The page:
The highly efficient 55m-high A-Frame mast system, created by the famous Dutch naval architecture firm Dijkstra and Partners, can carry far more sail than a conventional mast of the same size, is optimised for maximum efficiency, and is the first time this design has been installed on a vessel of the Rainbow Warrior’s size.

    William Sykes, our project manager on the shipyard, was very excited all weekend, although he did grow concerned about how the weather se... Read more >

  • A Solar Promise

    Blogpost by Nathan Argent - July 12, 2011 at 14:41

    This week, as the nation batons down the hatches to shield itself from the ravages of winter’s fury, there is a ray of sunshine piercing the grey and blustery vista. And where else but from than the solar capital of Aotearoa – Nelson.

    The launch of Solar Promise - the brain child of Nelson City Council, Nelson Environment Centre and Solar City – is an inspiring initiative. It aims to get other councils, the Government, individuals, organisations and businesses throughout the country to do what they can to make solar more affordable for more New Zealanders. And the premise is simple.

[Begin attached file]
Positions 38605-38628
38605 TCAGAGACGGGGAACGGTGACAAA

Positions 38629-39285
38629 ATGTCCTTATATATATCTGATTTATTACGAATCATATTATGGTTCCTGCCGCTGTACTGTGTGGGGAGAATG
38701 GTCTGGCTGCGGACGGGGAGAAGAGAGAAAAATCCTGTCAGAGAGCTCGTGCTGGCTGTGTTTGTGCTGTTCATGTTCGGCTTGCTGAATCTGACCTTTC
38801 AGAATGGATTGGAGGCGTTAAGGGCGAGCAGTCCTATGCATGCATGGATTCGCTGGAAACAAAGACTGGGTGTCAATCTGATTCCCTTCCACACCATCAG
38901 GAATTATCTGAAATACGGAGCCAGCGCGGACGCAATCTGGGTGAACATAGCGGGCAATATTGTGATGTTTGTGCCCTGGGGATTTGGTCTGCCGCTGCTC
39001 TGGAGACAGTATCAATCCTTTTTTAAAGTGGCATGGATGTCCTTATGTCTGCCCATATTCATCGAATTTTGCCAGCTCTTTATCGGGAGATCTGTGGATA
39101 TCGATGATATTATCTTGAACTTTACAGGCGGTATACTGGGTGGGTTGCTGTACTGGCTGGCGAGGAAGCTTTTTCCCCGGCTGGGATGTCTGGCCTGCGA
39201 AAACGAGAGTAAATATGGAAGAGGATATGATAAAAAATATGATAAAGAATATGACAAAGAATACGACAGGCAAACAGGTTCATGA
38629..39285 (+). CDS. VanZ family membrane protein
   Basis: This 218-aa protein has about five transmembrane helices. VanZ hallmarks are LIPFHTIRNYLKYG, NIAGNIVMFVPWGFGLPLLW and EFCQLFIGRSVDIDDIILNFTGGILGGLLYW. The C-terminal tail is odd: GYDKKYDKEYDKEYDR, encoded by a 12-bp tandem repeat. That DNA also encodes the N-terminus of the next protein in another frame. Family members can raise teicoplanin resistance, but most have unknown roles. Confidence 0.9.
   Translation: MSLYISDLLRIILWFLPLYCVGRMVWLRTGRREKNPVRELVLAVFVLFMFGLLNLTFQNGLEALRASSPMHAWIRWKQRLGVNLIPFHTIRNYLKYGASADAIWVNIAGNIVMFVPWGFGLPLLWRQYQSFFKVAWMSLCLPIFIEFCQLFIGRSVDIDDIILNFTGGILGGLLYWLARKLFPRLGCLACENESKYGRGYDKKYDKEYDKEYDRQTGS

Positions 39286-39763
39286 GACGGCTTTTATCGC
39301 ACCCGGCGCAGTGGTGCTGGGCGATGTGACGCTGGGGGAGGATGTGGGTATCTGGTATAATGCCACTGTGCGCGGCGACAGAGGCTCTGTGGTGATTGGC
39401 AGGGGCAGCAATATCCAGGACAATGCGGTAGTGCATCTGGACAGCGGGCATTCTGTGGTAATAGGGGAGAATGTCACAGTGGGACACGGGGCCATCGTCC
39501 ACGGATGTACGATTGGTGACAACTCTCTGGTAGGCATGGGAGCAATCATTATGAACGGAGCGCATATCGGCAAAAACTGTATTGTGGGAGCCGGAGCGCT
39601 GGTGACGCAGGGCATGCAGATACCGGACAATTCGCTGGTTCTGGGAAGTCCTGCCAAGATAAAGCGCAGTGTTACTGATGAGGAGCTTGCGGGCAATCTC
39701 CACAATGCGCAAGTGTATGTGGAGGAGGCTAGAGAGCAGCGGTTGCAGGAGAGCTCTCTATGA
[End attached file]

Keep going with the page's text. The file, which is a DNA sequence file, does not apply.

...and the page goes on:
In a world which is increasingly bound by the need to reduce carbon emissions to tackle climate change, and with energy security fast becoming the staple of global political diets, this nationwide campaign is ... Read more >

  • Whales and narwhals under threat from oil drilling

    Blogpost by Richard Page - July 12, 2011 at 11:56

    richard page portraitIn 1996 I was part of a Greenpeace team dispatched to document an oil spill resulting from the grounding of the Sea Empress on the coast of South-West Wales. Approximately 72,000 tonnes of crude oil were released into the sea, oiling seabirds and ruining beaches. I could smell the oil long before we reached Dale marine station where we were to be based and when we arrived the picturesque inlet was marred by the sheen on the water. The next few days were depressing; I remember feeling nauseous from the fumes as we filmed in the oil slick and also the pitiful sight of struggling guillemots, their feathers totally covered in glutinous oil. 

    Bearing witness to the Sea Empress was a profound reminder of one of the heavy costs of our dependence on oil, for as long as we continue to drill for ... Read more >